It was a little difficult at first for my husband to make friends with everyone since we talked about school a lot and he couldn’t relate. You will form a family-like bond with your classmates over the years with people that genuinely love you and will be supportive of everything about you. Over time, my classmates and I realized how much we have in common aside from school, and not only did my friendships grow with them but my husband has become much closer with them as well.

    Don’t Forget To Support Them, Too

    Lastly, you will feel like you’re having some of the hardest moments of your life during vet school due to the academic rigor, isolation from friends and family who predate your veterinary school admission, and constant pressure. At the end of the day your spouse is who keeps you smiling through it all. But understand that they are going through hardships too and constantly supporting you, so always give your support back.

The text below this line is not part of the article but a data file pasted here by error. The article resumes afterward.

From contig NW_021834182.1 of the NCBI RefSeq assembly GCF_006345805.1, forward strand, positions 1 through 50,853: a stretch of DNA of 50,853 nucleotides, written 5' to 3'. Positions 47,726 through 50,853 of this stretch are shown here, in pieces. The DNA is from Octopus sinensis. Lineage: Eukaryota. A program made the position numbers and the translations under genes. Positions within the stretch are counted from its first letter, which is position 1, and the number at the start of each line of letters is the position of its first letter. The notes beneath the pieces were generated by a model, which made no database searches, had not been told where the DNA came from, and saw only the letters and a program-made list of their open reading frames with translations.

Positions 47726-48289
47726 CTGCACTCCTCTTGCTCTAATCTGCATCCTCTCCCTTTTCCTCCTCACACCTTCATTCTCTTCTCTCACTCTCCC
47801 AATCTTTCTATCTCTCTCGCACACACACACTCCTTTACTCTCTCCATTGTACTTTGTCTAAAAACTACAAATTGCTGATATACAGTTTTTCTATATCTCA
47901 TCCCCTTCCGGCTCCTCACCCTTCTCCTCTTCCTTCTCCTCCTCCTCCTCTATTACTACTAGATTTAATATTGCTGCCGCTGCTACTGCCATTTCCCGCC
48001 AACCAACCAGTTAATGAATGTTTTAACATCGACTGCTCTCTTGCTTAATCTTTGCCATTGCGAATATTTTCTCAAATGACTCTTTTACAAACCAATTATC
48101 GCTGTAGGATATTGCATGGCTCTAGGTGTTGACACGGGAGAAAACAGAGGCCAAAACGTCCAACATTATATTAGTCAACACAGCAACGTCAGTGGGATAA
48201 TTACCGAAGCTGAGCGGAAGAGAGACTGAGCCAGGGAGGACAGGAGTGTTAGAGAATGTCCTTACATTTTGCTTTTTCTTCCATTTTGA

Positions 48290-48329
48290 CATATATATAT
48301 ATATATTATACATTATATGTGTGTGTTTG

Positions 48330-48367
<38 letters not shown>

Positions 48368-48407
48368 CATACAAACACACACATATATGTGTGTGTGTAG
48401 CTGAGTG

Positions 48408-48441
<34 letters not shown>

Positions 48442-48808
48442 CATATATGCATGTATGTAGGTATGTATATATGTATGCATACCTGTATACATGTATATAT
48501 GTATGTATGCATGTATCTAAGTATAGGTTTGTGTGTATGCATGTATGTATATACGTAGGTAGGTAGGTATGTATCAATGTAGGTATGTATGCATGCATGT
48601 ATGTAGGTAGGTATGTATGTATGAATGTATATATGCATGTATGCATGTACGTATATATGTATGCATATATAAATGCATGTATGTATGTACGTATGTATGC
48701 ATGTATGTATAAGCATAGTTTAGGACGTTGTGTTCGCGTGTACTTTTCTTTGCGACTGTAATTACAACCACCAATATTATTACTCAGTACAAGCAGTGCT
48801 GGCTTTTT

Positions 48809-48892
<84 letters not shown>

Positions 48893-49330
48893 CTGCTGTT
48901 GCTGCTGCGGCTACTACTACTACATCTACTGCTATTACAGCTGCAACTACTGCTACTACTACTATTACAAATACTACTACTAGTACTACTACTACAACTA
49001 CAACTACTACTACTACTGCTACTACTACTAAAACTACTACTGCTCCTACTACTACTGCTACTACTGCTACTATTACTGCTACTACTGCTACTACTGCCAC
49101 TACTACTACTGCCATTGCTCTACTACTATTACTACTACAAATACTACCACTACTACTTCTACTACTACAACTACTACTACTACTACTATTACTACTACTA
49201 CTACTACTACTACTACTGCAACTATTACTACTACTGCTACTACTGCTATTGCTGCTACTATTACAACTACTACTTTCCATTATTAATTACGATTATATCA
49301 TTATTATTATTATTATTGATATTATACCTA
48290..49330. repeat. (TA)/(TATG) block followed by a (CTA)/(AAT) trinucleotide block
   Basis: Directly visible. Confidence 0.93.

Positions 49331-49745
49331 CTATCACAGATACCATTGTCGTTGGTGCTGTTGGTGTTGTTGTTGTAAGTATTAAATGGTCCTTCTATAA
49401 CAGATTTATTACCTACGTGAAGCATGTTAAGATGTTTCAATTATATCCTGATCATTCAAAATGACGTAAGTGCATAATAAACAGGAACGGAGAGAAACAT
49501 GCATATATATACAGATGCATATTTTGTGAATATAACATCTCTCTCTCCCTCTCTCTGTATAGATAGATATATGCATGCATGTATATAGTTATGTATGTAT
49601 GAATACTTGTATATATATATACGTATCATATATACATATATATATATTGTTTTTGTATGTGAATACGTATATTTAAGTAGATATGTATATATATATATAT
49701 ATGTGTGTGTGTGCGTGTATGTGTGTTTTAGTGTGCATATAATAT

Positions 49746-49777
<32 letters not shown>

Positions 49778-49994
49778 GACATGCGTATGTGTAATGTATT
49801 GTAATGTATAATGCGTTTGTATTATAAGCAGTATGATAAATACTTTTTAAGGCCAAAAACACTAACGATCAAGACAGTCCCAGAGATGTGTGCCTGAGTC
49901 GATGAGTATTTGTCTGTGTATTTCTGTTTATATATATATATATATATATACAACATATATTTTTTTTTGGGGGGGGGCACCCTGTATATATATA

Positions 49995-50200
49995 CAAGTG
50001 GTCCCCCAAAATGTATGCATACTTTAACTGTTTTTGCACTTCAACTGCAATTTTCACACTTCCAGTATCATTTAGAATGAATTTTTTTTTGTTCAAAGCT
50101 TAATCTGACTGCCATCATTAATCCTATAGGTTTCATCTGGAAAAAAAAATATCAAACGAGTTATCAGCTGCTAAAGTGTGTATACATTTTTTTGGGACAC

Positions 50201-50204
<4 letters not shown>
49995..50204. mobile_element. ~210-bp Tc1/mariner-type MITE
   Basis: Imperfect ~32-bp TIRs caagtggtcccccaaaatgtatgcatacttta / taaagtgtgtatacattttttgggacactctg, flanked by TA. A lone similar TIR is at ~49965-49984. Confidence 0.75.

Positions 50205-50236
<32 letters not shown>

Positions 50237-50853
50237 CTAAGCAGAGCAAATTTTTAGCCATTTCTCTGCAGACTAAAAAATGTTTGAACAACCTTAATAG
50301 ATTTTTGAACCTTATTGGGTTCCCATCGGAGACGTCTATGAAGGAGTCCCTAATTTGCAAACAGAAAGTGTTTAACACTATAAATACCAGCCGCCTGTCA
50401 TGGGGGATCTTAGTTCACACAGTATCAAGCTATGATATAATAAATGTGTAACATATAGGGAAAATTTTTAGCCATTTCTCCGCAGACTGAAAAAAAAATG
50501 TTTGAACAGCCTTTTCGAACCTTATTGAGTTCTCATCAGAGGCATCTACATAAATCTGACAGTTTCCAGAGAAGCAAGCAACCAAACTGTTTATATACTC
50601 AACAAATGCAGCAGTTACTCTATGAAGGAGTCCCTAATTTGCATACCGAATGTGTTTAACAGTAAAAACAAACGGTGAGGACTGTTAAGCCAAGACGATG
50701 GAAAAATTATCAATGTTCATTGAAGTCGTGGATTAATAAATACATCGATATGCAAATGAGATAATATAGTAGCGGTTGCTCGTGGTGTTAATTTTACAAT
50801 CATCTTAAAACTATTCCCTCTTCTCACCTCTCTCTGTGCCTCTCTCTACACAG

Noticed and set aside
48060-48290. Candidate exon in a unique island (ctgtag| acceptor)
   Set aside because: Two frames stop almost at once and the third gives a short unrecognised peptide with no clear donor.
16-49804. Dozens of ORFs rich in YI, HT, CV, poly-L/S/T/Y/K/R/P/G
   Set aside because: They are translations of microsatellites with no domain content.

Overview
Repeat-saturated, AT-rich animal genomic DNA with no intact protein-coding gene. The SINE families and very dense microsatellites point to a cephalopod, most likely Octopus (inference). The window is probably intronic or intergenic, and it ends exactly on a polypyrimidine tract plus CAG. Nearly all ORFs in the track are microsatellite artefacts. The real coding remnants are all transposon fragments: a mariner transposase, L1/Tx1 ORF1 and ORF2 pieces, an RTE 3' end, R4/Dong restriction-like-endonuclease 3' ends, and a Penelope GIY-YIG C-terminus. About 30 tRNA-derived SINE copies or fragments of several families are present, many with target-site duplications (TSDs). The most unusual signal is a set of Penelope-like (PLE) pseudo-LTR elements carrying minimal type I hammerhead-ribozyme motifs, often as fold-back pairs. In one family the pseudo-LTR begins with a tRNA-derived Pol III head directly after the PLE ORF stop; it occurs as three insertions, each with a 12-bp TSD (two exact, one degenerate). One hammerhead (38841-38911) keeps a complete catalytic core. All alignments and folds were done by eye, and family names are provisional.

It may seem difficult to prioritize and set aside the time for a partner/spouse during vet school at first, but you quickly realize that this person is going to be there with you every step of the way and be there for you when you need support most. From when you get your acceptance letter, Aggie ring, and white coat, to when you’re feeling burnt out and defeated, your better half will always be there cheering you on.

    Gearing Up For The Fourth Year Of Veterinary School

    By Elizabeth G. ’25, Doctor of Veterinary Medicine Student